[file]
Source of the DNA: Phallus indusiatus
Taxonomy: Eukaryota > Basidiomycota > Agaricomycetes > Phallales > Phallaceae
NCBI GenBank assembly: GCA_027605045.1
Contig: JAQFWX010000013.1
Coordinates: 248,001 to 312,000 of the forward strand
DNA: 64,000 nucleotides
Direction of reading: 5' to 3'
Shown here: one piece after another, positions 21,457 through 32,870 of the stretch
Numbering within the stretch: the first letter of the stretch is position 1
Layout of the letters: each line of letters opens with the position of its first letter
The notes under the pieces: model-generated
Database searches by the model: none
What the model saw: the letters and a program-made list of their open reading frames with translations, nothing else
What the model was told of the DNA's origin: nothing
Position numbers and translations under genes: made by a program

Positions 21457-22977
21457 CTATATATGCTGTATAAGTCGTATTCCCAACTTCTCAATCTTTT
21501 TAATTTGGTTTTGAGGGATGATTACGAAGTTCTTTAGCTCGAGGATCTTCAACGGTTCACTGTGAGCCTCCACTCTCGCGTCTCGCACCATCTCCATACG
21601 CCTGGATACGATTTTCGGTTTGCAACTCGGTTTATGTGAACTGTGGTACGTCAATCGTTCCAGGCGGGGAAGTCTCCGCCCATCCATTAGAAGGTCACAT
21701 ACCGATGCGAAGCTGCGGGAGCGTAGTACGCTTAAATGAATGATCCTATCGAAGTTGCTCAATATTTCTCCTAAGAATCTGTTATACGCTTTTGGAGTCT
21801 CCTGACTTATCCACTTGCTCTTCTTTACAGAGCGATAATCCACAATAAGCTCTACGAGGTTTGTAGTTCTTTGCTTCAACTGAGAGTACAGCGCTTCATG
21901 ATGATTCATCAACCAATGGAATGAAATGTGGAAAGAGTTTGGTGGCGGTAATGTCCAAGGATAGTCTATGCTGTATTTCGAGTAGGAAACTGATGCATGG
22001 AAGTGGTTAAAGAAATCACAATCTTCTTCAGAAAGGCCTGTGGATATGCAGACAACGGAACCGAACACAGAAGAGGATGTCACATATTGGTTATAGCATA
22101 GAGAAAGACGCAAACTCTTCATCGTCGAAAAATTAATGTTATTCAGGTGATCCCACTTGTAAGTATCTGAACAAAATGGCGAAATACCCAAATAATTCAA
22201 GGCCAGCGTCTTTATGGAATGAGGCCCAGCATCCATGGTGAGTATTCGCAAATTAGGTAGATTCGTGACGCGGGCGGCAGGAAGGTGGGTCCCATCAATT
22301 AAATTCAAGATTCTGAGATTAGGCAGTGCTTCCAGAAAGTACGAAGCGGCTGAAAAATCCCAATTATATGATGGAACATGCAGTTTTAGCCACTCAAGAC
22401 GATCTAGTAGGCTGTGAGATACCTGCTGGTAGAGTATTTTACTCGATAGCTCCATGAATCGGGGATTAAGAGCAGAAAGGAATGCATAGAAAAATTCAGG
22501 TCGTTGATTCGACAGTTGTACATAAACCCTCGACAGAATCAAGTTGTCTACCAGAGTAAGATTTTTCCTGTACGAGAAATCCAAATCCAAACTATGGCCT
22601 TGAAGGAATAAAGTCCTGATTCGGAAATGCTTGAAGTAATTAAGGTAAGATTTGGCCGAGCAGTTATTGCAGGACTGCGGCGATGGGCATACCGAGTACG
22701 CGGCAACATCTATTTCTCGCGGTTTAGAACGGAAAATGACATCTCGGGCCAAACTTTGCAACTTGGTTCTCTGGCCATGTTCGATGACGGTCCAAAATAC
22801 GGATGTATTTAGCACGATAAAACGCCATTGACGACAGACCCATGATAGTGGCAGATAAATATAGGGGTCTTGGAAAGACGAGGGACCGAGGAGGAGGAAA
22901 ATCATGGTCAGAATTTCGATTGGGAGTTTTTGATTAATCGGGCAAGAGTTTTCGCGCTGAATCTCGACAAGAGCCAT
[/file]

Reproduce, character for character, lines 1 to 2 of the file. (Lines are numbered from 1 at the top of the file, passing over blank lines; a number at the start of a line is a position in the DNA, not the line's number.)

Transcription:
Source of the DNA: Phallus indusiatus
Taxonomy: Eukaryota > Basidiomycota > Agaricomycetes > Phallales > Phallaceae